The [Name] Filter is a solid ND filter that provides a [C-Densidad] exposure reduction. Its density creates a darkening of the entire image, allowing you to photograph with a wider aperture or slower shutter speed than normally required. By slowing your exposure time or increasing your aperture, you are able to control depth of field and convey movement more easily. Neutral density filters do not affect the coloration of the image and are ideal for pairing with other filters.
The design of this filter has been optimized for use with digital sensors and promote nearly flat attenuation of visible, UV, and infrared light. Due to imaging sensors' greater susceptibility to infrared light, compared to traditional film, color casts can occur when photographing darker subjects that require increased exposure times. This filter provides a high level of neutrality across all three spectrums in order to eliminate color casts and ensure cleaner, truer blacks.
Applied to the outside of the Schott Superwite glass construction is a 15-layer Firecrest multi-coating, which helps to minimize reflections and flare in order maintain truer colors and contrast. The multi-coating is also scratch-resistant and hydrophobic to benefit the overall durability of the filter.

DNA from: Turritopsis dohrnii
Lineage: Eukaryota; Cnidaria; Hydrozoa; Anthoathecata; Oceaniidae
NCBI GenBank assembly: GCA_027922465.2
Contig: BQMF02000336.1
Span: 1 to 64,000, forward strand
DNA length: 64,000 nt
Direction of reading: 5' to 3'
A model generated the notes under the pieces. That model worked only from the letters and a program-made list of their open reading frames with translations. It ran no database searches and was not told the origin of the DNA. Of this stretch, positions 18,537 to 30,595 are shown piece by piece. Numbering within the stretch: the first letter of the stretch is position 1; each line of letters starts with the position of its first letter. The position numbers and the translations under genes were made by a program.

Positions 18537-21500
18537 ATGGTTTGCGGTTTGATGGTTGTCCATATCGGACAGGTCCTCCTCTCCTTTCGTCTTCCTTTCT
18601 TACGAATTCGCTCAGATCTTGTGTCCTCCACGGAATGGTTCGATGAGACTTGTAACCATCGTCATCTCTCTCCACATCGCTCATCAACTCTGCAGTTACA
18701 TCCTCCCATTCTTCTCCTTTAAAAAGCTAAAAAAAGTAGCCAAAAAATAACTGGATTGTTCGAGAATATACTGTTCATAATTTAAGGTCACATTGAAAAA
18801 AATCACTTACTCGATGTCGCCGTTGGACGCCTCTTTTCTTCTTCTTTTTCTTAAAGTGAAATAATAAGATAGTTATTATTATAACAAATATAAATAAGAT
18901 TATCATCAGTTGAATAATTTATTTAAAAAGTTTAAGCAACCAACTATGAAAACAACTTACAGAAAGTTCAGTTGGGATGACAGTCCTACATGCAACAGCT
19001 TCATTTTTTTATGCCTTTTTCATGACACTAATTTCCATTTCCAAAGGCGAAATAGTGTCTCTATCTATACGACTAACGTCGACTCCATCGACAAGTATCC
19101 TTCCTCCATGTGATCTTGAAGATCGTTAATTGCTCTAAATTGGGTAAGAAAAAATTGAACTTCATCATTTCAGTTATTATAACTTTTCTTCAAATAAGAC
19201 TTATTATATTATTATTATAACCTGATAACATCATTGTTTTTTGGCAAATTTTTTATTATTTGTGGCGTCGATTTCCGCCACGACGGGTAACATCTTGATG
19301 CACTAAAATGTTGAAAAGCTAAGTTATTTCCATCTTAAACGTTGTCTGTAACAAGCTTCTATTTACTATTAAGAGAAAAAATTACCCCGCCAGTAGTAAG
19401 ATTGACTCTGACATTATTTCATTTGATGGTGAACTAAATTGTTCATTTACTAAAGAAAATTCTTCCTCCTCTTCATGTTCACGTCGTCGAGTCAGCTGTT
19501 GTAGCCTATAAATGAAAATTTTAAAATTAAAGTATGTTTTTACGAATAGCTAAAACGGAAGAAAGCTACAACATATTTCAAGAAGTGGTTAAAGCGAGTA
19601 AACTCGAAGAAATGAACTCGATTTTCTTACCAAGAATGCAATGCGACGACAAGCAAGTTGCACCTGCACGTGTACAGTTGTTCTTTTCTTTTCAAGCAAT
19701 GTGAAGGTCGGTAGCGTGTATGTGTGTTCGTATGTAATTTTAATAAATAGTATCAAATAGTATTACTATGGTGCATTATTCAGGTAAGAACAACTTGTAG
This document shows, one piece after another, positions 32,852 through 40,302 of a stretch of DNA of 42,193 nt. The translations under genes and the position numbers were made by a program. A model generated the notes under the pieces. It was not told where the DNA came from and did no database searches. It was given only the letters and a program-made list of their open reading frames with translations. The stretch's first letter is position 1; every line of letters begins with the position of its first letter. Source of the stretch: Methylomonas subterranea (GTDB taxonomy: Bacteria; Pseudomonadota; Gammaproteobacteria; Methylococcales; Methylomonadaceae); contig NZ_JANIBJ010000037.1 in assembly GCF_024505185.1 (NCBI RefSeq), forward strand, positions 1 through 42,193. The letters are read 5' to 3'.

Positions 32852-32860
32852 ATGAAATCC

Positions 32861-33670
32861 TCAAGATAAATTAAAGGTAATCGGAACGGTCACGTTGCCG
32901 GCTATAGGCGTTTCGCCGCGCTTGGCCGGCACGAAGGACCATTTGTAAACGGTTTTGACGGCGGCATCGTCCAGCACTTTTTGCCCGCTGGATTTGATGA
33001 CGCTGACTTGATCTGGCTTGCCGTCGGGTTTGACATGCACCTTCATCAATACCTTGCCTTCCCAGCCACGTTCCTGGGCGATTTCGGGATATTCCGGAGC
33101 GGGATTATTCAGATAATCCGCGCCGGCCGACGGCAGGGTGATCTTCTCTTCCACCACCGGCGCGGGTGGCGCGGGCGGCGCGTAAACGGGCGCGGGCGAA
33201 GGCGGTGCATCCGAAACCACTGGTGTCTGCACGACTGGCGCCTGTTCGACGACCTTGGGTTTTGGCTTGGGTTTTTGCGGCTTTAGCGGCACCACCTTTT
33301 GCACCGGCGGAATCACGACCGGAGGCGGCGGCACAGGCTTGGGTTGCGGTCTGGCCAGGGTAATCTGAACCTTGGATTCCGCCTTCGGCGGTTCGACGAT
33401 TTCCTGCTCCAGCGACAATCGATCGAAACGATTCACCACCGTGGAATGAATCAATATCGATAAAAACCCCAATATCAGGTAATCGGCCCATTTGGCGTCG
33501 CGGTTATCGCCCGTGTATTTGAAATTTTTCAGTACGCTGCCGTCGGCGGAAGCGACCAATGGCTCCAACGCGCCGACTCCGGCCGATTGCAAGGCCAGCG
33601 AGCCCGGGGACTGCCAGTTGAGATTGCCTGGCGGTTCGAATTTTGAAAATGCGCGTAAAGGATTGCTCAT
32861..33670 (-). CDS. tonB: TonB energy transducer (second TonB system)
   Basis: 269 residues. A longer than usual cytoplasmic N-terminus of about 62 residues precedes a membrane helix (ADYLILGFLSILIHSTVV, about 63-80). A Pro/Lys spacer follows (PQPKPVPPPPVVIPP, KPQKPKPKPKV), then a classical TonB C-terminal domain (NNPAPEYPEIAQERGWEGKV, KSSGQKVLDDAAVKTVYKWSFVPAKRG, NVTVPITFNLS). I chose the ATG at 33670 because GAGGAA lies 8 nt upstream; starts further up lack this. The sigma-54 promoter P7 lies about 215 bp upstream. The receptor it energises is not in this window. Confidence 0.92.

Have you seen those pictures with blur water effects, cloud trails or crowded places without people? Those pictures have been made using ND filters.
Firecrest ND is a revolutionary new type of ND filter from Formatt-Hitech. Rather than dyed resin, Firecrest is a rare earth metal coating used to create hyper neutral NDs. The filters are made from 2mm thick Schott Superwite glass, and the multicoating is bonded in the middle to increase scratch resistance. Firecrest Filters are neutral across all spectrums, including UV, visible, and infrared.
Neutral Density (ND) filters are the essential filters for digital photography and cinematography. ND filters reduce the amount of light entering the camera and allow the photographer to create the following effects:
Ethereal waterfalls and streams
-Flat water effect in oceans and lakes
-Motion blur in sports
-Long exposures to remove people from public areas
-Shallow depth of field using fast lenses wide-open
-Adjusting aperture for cinematography